Parents, don't get mad at me! It's not your turn, and it's time to realize that your time has passed
In 5 Minutes or Less; The lessons we can learn from sports 12 post series
By: Dr. Lisa M. Coffey
Whew! That was a mouthful. Let us unpack that title.
Please don't shoot the messenger; I am simply the vessel through which this message is catapulted. As parents, we can be guilty of pigeonholing our offspring into roles/assignments without considering our children's emotions, needs, and feelings. We run with the idea if we see a glimpse of something in our kids that reminds us of ourselves. Guess what? I am guilty of running with the idea that my son had no interest in because the concept fit my definition of how I thought his life would unfold. The realization of the force behind my decision for his life caused me to pause and re-evaluate my role. I am here for guidance on his self-imposed goals, dreams, desires, and plans. So, I ask, are your living vicariously through your child(ren), and do you recognize the damage you can cause?
We see this type of influence, commonly, in indulged sports parents. So what is an indulged sports parent?
Parents who attend every practice, event, and meeting.
Parents who coach their kid(s) from the sidelines.
Parents who compare their athlete(s) to everyone else.
Parents who believe their kid(s) are superior.
Parents who lose composure at contests.
Parents who have a sense of entitlement, and are confrontational with officials, coaches, and administrators.
Parents whose conversations typically consist of the sporting events, practices, or circumstances associated with the contest.
Frequently, zealous parents can ruin a child's sporting experience because of the pressure to live up to the parent's prior sporting participation/records without allowing the child(ren) to reach their potential at their pace. When the parents' goals are mismatched with the athletes' goals, a breakdown in the relationship can occur. Parents must take a step back and allow their offspring to embrace the opportunities presented which will enable them to determine what athletics means without heavy parental influence. Every kid is their parents' star! But every kids not a star and will not make the Olympics or become a professional athlete.
The example I gave above about my son was not sports-related but aligned with this theme and allows me to use a personal model to convey my message. My middle son, Saffeon, is brilliant, gifted, and is one of the most intelligent people I know. Saffeon started school early and graduated early. I saw in Saffeon the potential to be well educated with advanced degrees. Admittedly, I was living vicariously through Saffeon because I had not attained my degrees at the time. If he, does it then I won't have to. I shoved college down his throat at the age of 17 when all he wanted was a year off from school. "No," was my response, "there is no time to waste, go now!" Guess what? He hated every class and quit after one year!
When parents overindulge in their offspring's successes, be it academic or athletic, the lines are blurred between the needs of the parent vs. the child's needs. The following can occur from blurred lines:
Parents begin to identify their self-worth by their child(ren)'s accomplishments or lack thereof.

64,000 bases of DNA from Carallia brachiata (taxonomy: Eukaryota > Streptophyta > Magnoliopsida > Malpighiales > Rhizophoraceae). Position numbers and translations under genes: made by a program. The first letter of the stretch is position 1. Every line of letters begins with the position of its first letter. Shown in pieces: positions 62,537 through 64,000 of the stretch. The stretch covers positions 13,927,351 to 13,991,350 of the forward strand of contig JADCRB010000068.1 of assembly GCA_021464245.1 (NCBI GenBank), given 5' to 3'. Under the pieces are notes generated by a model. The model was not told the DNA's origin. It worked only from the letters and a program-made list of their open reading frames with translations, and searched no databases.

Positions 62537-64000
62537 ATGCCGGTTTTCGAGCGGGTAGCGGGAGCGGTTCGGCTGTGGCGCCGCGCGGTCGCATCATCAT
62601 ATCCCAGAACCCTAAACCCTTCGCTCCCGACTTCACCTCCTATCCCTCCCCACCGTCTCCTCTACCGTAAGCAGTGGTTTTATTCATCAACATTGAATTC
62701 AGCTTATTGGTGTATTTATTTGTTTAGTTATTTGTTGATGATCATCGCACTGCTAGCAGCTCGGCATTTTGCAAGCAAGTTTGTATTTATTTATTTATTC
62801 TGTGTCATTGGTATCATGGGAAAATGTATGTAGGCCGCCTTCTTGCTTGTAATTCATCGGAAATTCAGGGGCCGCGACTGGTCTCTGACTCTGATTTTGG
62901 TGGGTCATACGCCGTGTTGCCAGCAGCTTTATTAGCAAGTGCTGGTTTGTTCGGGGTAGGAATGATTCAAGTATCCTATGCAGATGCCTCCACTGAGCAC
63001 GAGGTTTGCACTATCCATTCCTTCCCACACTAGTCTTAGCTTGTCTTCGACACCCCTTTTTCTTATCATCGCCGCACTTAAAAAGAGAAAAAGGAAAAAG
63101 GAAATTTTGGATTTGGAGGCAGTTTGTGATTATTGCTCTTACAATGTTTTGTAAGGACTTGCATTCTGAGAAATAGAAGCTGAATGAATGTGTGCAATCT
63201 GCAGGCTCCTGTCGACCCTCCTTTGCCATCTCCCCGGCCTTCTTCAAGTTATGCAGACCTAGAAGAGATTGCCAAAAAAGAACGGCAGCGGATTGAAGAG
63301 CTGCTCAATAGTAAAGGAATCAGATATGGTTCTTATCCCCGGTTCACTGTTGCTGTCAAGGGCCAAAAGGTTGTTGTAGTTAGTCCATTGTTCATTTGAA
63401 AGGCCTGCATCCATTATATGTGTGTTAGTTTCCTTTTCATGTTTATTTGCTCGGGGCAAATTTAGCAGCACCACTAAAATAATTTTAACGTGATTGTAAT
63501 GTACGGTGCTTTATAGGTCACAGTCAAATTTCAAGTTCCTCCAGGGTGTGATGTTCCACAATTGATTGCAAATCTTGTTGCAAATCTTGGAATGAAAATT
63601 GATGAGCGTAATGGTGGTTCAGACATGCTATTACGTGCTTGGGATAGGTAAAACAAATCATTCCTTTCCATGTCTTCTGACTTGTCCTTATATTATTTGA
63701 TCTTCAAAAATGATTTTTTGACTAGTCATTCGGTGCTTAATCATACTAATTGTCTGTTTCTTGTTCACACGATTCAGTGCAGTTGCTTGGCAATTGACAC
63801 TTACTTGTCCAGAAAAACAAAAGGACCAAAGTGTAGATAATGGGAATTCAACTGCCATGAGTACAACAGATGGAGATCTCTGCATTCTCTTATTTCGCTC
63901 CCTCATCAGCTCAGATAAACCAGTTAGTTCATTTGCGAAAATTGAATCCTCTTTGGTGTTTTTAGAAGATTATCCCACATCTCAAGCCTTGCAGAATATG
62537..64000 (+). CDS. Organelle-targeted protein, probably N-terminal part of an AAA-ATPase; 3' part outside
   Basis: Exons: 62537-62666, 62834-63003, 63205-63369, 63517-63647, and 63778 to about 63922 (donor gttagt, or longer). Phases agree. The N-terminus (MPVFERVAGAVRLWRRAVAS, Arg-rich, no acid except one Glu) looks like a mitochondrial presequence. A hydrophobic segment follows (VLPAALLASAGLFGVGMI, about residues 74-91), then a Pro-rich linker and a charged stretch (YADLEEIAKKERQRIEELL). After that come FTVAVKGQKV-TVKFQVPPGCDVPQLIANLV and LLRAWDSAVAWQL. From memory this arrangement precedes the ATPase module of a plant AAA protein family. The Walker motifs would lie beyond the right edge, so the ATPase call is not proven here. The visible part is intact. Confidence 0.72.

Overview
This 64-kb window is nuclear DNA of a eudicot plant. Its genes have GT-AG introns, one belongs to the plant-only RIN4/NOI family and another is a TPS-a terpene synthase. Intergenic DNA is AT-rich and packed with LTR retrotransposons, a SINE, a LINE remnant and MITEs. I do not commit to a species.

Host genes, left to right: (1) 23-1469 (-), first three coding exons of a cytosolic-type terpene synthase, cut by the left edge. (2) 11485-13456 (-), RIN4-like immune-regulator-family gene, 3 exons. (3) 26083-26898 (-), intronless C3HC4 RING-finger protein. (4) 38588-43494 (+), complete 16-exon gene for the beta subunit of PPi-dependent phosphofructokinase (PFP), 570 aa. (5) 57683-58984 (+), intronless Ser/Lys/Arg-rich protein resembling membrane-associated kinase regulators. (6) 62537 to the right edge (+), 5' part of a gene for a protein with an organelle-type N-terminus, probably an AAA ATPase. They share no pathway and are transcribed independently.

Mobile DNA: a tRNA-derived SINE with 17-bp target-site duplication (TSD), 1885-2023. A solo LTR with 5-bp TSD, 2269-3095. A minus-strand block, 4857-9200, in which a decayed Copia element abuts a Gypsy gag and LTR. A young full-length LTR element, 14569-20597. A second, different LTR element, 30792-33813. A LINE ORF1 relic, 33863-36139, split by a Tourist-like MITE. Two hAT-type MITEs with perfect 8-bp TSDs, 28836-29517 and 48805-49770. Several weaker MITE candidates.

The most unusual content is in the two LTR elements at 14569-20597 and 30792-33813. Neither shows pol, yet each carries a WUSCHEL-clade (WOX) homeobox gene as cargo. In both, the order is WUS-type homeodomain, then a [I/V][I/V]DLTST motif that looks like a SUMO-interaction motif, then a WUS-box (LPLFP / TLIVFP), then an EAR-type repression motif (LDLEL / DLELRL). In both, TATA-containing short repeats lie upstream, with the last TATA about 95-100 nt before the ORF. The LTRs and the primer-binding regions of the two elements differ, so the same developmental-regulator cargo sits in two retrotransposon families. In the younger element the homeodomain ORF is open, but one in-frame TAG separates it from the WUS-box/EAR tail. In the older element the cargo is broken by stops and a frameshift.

Parents become obsessed and take on roles other than a parent (sideline coach, scheduler, and assumes too much responsibility).
The activity/event becomes more important to the parents than the participant.
The parents assume a "WE" identity.
WE can do better!
WE need to do this or that!
How can WE improve?
WE need to practice more!
Parents' happiness rests on the shoulder of the kid(s). When the kids achievements do not live up to the parent's expectations, the parents become unhappy and project negative feelings onto that relationship.
When athletics are involved, parents lose sight of reality, send the kids to costly camps, hunt for the best trainers, overtrain and overmatch the athletes to build skills. When overtraining and overmatching risks injury. The kids want to rest their tired bodies, yet they are pushed to capacity.
Burnout can occur on both ends.
Nevertheless, parents need to create a healthy balance in their relationships with their children. Follow these 5 guidelines:
Parents should be pushing their child(ren) without being pushy.
Parents should be motivating their child(ren) to achieve their goals and not the parents’ goals for their lives.
Parents have to stop hovering like a helicopter and give the child(ren) the space to be free, fail, and re-focus.
Parents must also face their past failures, mourn the losses, and create affirmations to move forward without projecting those feelings on the child.
To reconcile the disconnect with the child(red), the parent has to acknowledge their shortcomings, and acknowledge/apologize for the pain caused.
Writing this blog post has been therapeutic because I was once guilty of placing expectations on my son that did not align with his personal goals. Thankfully he and I had several conversations about my judgment call, and we have reconciled our difference. I no longer project my expectations onto my sons, and I have to give them the autonomy to navigate life, find their passions and fulfill their dreams at their pace. Just because I birthed them does not give me the right to control them.
Parenting has limits, and here are some questions to ask yourself. Are you controlling? Do you hover? Have you given your offspring the autonomy to live life their way?
Morrow-Kondos, D. (2021, April 28). Are you living vicariously through your child? Retrieved from Tulsa Kids: tulsakids.com/are-you-living-through-your-child/
Villines, Z. (2019, March 6). A Dream Deferred: Are you living vicariously through your child? Retrieved from Good Therapy: goodtherapy.org/blog/dream-deferred-are-you-living-vicariously-through-your-child-0306197
© 2021 Lisa M. Coffey